Letters of Support, a.k.a. Letters of Commitment, document your partnerships and the contributions they bring to the project.
Follow these 5 keys to secure great letters of support:
- Ask early! Put your partners and supporters on alert as soon as you decide to apply for a grant. Give them a brief summary of the grant purpose, the estimated deadline for their letter, when you will provide more details about the proposed project and when they can expect a draft from your organization. The more time you give your partners and supporters the more likely you are to get the kind of letter that boosts your grant rating!
- Draft each letter. Providing an individualized and specific letter of support draft for each partner ensures three things:
- That the letter will contain the information required by the grantor
- That the letter contains specific information regarding strengths of the partnership, which boosts your grant score
- That the letter will be returned to you in a timely fashion
- NO form letters. As stated above, draft each letter! You know what makes your partner valuable to the proposed project as it relates to the grant requirements and scoring. You and your grant professional can highlight partners’ strengths. Be specific! Show how the partner will contribute to meeting grant benchmarks, support funder outcomes and influence the overall success of the project (and beyond). Letters should contain:
- Addressee – identify the specific addressee and avoid using "To Whom it May Concern"
- Opening Paragraph – identify the partner's role, the grant identifier number, the proposed project name and why the partner is writing (support, commit resources, cash, etc.)
- Body Paragraph(s) – Briefly identify proposal strengths and supporting organization's role strengths relevant to proposal.
- Concluding Paragraph – Restate the partner's support for the proposal and indicate how this will meet the larger goal of the project and/or the grantor.
- Quantify ALL commitments. There is tremendous value in partnerships and community support. Cash commitments are more obvious than other forms of contributions. In-kind contributions, in the form of services, space, staff time, and much more, have a monetary value and should be quantified as such. Did you know that volunteer’s time had an estimated value of $21.79 per hour in 2011? In-kind donations are critical for organizational capacity and for program sustainability. Furthermore, acknowledging the value of your supporters’ in-kind commitments by quantifying ensures two things:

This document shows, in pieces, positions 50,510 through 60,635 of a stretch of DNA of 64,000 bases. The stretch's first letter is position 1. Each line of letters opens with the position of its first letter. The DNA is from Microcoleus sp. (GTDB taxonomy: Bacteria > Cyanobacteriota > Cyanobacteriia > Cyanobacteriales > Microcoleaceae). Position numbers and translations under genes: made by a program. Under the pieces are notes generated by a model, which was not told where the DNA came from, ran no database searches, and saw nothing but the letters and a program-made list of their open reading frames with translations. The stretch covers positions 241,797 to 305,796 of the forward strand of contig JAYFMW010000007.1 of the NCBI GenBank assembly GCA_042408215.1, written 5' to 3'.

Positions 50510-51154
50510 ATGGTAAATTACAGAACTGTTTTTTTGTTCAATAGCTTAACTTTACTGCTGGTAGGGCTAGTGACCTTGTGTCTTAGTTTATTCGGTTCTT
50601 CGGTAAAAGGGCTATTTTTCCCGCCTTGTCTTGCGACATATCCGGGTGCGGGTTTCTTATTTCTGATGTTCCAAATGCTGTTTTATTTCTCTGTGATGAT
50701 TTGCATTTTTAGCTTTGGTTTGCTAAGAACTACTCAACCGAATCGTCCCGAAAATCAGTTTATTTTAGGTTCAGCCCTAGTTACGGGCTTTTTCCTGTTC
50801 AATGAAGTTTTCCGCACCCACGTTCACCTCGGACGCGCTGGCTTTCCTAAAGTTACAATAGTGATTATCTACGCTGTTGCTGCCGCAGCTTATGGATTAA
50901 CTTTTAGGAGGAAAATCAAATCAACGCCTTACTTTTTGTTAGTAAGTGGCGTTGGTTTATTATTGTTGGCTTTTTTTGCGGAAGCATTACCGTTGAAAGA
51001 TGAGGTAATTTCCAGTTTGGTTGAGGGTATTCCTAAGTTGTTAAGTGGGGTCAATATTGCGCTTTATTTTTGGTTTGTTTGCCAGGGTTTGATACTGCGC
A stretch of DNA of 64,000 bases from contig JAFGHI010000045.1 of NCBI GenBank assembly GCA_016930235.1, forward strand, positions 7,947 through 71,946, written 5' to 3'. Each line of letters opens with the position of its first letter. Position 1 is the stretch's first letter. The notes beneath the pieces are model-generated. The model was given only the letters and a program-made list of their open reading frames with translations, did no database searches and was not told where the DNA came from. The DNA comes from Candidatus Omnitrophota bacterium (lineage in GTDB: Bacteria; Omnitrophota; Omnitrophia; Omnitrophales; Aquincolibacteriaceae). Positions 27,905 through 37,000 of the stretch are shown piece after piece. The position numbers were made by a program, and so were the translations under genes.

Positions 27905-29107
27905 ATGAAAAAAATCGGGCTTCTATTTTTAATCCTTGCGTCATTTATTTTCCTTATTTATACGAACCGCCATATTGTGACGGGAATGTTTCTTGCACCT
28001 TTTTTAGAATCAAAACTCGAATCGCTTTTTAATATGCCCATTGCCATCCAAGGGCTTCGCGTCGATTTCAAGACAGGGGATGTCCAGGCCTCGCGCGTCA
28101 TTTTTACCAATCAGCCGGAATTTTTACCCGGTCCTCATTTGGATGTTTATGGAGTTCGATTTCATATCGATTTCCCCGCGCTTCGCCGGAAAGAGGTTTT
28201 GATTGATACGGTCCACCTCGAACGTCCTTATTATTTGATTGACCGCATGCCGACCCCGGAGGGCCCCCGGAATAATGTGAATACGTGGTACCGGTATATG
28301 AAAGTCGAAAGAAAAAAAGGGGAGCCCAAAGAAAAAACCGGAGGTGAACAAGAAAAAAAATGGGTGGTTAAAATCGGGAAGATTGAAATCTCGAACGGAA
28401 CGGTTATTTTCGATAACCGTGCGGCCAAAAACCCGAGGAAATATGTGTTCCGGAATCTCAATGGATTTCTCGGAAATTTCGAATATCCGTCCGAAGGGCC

- The partner’s decision maker will understand that you and the project truly value their contributions, both in-kind and cash
- Increases the match percentage of the project, which can increase your grant application score.
*Your budget documents must match your letters of commitment, including in-kind contributions.
- Organization Decision Maker signature. All letters of support should be on the organization’s letterhead and should be signed by the organization’s decision maker. Sure, the program manager or project coordinator will know more about the partnership and details about how the agencies work together. They can be your biggest asset in the process of developing and getting great letters of support. It is also an opportunity for you to shine a spotlight on their good work! Involve those program managers and project coordinators in drafting the letter, showcase their work, if possible, and have the manager/coordinator bring the letter to the organization’s decision maker.
Letters of support are extensions of your grant narrative and your budget documents. These letters are an opportunity to showcase your collaborations, previous experience, collective expertise and overall community need and support. When grants are overwhelmingly competitive, great letters of support can be the tipping point to winning a grant award!
What are your keys to unlocking great letters of support? Please share your thoughts and questions.
Of course, JM Grants can assist you developing great letters of support. "Get Grants, Do Good!"